Nigerian Blasphemy Laws Violate International Human Rights – United Nations Warns


United Nations human rights experts have warned that Nigeria’s blasphemy laws infringe on international human rights standards.

The warning which came in a joint letter signed by five special rapporteurs and sent to Nigeria’s government, focused on the May 2022 killing of Deborah Emmanuel Yakubu and the imprisonment of Rhoda Jatau, said the human rights group ADF International, one of the organizations that appealed to the United Nations as a result of which this letter was sent to the Nigerian government.

Both women are Christians and were accused of blasphemy, the letter which has been made public after a 60-day confidentiality period, reads. Blasphemy laws have been “shown to violate freedom of religion and belief” and “fuel stereotyping, stigmatization, discrimination and incitement to violence.”

College student Deborah Emmanuel Yakubu was stoned to death in Sokoto, Nigeria, on May 12, 2022.

Deborah was murdered and set on fire by classmates for sharing her Christian faith. And Jatau, a Christian mother of five, has been in prison for sharing a video condemning Deborah’s killing. Both cases “appear to be related to the legitimate exercise of the right to freedom of thought, conscience and religion and of freedom of opinion and expression,” the U.N. experts said in the statement.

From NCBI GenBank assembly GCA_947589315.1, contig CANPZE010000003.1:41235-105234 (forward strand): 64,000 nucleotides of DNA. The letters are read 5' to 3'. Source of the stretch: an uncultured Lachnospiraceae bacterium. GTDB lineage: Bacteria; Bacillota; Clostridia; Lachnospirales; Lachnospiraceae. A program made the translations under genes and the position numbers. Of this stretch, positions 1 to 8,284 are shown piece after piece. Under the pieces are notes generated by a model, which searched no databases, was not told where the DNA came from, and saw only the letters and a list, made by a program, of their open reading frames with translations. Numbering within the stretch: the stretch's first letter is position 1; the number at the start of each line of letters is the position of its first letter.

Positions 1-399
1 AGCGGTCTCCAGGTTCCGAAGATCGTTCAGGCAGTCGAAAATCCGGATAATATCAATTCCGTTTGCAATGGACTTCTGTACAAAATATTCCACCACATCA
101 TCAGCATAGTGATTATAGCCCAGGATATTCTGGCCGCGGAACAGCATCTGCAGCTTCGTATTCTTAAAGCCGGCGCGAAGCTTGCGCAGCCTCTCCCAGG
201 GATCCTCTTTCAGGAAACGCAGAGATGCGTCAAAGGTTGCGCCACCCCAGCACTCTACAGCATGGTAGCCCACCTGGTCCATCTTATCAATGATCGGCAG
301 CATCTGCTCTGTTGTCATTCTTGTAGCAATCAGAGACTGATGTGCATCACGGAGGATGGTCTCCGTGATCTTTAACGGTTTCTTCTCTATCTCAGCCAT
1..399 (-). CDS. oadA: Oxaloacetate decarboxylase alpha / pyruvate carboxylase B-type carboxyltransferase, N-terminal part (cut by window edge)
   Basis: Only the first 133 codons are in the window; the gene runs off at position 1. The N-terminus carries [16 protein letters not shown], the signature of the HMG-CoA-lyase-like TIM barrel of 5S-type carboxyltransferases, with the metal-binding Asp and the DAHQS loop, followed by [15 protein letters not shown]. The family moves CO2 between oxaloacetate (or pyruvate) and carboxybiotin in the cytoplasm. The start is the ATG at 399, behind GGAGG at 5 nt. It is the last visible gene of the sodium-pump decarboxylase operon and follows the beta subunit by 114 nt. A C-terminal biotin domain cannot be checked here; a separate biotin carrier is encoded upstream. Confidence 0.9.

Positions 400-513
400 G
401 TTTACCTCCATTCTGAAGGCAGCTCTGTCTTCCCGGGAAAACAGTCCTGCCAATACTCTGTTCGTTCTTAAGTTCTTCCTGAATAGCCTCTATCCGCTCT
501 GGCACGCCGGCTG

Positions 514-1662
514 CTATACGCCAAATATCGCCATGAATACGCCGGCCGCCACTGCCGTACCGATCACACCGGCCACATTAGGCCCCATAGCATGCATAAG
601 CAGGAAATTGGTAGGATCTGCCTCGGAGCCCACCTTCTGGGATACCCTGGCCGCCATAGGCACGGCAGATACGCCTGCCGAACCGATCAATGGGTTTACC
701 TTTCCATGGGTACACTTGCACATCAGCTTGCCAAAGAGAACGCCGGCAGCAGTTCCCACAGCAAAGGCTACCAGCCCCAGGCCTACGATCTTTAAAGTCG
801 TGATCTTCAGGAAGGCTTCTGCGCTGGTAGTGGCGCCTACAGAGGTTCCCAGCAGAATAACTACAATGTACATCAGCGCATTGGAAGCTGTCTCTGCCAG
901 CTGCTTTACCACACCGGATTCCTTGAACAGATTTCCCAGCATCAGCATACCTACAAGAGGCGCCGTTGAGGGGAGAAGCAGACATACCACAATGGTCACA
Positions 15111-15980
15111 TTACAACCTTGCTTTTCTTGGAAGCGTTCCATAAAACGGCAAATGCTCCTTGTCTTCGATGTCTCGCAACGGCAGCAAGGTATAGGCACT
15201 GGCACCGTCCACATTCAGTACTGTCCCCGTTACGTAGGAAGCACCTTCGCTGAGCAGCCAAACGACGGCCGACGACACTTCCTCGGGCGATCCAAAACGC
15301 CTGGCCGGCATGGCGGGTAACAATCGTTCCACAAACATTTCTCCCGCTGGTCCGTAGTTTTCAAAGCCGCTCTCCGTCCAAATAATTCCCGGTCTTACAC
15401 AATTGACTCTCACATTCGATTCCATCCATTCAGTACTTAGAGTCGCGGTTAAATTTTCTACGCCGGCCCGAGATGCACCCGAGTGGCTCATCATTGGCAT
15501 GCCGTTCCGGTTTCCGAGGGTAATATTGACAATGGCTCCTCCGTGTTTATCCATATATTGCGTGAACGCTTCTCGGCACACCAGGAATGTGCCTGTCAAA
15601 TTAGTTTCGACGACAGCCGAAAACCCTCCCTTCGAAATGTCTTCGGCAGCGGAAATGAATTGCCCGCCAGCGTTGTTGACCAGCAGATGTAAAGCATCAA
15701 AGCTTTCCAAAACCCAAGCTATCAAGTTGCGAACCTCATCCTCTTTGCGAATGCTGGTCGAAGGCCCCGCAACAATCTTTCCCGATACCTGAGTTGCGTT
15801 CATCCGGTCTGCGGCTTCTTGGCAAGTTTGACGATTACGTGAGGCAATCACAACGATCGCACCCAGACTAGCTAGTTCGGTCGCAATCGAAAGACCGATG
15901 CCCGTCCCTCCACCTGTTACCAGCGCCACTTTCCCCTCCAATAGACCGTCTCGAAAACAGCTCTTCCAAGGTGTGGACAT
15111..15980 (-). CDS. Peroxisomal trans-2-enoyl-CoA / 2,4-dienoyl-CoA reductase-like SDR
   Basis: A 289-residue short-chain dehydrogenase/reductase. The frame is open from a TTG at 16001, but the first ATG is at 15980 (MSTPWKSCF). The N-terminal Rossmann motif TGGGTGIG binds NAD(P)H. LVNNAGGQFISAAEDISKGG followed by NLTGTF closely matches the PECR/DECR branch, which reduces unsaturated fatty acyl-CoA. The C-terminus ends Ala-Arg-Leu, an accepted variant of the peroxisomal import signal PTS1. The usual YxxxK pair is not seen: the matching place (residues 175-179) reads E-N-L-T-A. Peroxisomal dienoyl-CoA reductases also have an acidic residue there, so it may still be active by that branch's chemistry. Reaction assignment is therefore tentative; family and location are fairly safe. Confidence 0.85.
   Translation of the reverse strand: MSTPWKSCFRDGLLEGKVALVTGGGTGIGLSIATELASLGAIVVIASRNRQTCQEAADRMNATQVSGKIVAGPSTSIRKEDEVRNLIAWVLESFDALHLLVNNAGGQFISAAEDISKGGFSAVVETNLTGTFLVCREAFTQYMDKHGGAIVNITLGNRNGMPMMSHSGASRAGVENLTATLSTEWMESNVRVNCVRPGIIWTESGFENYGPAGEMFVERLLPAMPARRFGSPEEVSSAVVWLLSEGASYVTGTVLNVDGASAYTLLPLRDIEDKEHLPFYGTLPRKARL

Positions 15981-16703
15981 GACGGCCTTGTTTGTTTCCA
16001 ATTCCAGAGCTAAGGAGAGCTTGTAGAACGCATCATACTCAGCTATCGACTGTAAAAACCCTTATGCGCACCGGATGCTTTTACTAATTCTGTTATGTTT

Jatau was arrested in Bauchi state after receiving a WhatsApp message from Ghana condemning the gruesome killing of Deborah.

The U.N. special rapporteurs who signed the letter include Nazila Ghanea, Matthew Gillett, Morris Tidball-Binz, Irene Khan and Fernand de Varennes.

The Nigerian government has yet to respond to the letter, which might be sent to the U.N.’s Working Group on Arbitrary Detention concerning Jatau’s case.

Giorgio Mazzoli, Director of U.N. Advocacy for ADF International, called for the release of Jatau. Joseph Danboyi, lead counsel for her case, said that the international community’s concerns are appreciated and hopes for her release are high, according to Christian Post.

Rhoda’s next hearing is set for Nov. 28.

The U.N. letter was backed by the advocacy groups Christian Solidarity International and Jubilee Campaign, alongside ADF International, which is providing legal support for Jatau.

The experts warned that blasphemy laws legitimize negative attitudes toward religious minorities and encourage acts of violence.

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